I don’t know where to start with Benjamin Alire Sáenz beautiful Aristotle and Dante Discover the Secrets of the Universe. It was beautiful. Honestly, I’ll probably be using the word “beautiful” excessively to describe this story because it truly encapsulates the beauty of life and self-discovery. Sáenz takes on a candid, sad and joyous journey with two different boys trying to understand themselves and life.
The story is told through Aristotle, a Mexican teenager living in El Paso, TX in the late 1980s. Ari has always been a loner, never wanting to hang out with kids his age. He doesn’t understand them, or if he does, he clearly wouldn’t want to be friends with them. He has a caring mom, who he absolutely adores and a father who frustrates him with how emotionally absent he can be. One summer day, while out at the pool, he meets Dante, a boy his age, who is friendly and interesting. Dante is more self-assured and talkative than Ari, but quickly the two develop a close friendship.
“The problem with my life was that it was someone else’s idea,” is what Ari tells us. It’s a statement that most young people can attest to in one way or another. As we experience Ari’s story, the moments with his parents, the laughs he shares with Dante, the sadness and joy, we’re given a truly relatable coming of age story.
Being Mexican myself, I enjoyed the quips and comments on Mexican culture, especially the thoughts they had on “being a real Mexican” and basically trying to understand how they fit into this culture as American raised teenagers. It’s a topic that I still question to myself from time to time. I know many others, even those who aren’t Mexican, who feel connected to their heritage but in a less immediate and typical way.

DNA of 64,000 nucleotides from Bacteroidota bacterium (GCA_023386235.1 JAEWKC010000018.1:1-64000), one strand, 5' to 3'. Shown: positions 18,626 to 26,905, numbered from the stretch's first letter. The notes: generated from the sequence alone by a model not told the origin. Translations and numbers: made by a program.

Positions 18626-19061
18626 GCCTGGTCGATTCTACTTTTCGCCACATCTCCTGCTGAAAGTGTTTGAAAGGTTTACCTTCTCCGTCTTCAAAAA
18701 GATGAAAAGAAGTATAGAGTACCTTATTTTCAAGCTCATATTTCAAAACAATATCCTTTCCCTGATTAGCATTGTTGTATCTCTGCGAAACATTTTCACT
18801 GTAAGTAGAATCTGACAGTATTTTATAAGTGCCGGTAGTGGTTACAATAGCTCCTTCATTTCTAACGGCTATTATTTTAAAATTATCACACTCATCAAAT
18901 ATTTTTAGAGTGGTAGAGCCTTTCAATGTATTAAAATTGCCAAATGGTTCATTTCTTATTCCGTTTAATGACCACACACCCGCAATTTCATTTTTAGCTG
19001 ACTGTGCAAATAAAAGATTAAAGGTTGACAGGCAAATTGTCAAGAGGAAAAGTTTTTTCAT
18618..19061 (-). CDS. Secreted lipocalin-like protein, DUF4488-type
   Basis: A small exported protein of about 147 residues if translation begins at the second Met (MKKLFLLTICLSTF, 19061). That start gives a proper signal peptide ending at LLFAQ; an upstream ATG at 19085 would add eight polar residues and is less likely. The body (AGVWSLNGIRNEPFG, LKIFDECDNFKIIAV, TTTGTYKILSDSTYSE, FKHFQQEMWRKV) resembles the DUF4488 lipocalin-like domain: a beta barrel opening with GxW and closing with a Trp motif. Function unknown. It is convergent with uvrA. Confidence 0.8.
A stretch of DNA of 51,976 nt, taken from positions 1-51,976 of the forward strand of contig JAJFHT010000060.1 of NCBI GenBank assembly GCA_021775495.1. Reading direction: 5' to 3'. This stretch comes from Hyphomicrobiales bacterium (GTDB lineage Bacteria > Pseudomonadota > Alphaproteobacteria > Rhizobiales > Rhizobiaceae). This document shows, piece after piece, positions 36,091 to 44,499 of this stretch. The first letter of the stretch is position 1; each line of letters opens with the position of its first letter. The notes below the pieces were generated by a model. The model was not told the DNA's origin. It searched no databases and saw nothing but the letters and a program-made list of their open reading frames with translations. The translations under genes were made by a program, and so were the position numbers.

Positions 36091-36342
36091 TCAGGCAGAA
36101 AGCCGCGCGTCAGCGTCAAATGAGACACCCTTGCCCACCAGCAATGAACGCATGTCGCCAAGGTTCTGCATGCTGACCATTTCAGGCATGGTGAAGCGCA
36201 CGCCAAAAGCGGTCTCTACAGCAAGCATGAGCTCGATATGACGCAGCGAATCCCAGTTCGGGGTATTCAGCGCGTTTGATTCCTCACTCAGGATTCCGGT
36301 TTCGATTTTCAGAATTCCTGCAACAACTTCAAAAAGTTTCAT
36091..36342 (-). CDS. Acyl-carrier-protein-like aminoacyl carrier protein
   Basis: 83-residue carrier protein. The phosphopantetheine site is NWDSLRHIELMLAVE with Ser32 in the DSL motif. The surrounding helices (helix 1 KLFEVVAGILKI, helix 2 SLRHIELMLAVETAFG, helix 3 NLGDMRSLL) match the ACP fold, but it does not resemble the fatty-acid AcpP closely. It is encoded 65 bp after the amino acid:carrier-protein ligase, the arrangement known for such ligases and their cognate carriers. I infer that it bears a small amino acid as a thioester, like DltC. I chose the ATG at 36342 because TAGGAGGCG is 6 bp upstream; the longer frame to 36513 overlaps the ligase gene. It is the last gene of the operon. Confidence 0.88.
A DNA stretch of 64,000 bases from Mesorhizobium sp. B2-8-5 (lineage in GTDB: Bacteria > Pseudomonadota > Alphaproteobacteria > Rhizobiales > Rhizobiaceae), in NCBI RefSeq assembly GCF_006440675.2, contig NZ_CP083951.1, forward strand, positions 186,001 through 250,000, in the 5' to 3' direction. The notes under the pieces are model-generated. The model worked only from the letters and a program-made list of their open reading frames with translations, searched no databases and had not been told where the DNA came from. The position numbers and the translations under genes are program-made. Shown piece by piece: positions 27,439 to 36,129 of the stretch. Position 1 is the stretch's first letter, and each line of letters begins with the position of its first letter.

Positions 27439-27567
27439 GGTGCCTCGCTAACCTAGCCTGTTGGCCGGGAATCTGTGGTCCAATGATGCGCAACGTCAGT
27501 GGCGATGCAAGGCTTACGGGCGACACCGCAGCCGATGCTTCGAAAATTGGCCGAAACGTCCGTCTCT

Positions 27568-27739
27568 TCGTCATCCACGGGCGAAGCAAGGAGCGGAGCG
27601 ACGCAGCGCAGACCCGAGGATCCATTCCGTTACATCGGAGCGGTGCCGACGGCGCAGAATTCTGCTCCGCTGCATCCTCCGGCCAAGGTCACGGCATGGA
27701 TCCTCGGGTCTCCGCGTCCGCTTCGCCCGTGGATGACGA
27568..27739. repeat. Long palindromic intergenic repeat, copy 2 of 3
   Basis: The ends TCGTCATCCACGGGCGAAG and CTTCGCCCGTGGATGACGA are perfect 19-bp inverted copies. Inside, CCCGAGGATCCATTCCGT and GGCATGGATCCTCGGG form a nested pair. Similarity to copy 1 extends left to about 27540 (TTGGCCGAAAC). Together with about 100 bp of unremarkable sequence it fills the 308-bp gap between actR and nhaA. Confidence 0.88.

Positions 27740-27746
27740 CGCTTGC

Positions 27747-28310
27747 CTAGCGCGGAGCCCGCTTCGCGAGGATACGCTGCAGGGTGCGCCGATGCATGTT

In addition to that, the story tackles other important topics having to do with trust, family, love and sexuality. It touches base with each one sensitively and realistically. Benjamin Alire Sáenz’s prose is so soothing in places, energized in others, sweeping during touching moments. Narrator Lin-Manuel Miranda embodies those words and characters with the right accents and emotions. In many ways, the story felt even more personal and gentle by listening to Miranda speak. I almost felt I was right alongside Ari, being a friend that he didn’t know he had.
Aristotle and Dante Discover the Secrets of the Universe is one of those books that leave your heart feeling so wonderfully full. It makes you believe in the goodness and love of the universe and its people. It gives hope, which many books aspire to do but not always succeed in doing. It’s a beautiful story with beautiful characters set in our scary yet beautiful world. After the craziness and tragedies of last week, Aristotle and Dante was a breathtaking reminder of the power of love.
Aristotle and Dante Discover the Secrets of the Universe is now available wherever audiobooks (CD and Digital) are sold. Support The Young Folks and purchase it at our TYF Store, powered by Amazon.
Publisher: AUDIOWORKS – Simon and Schuster (April 9, 2013)
Length: Approx. 7.5 hours
Source: Unabridged Audio CD (Provided by publisher)
Genre: Young Adult, Coming of Age, Family, Friendship, Love
Completed: April 2013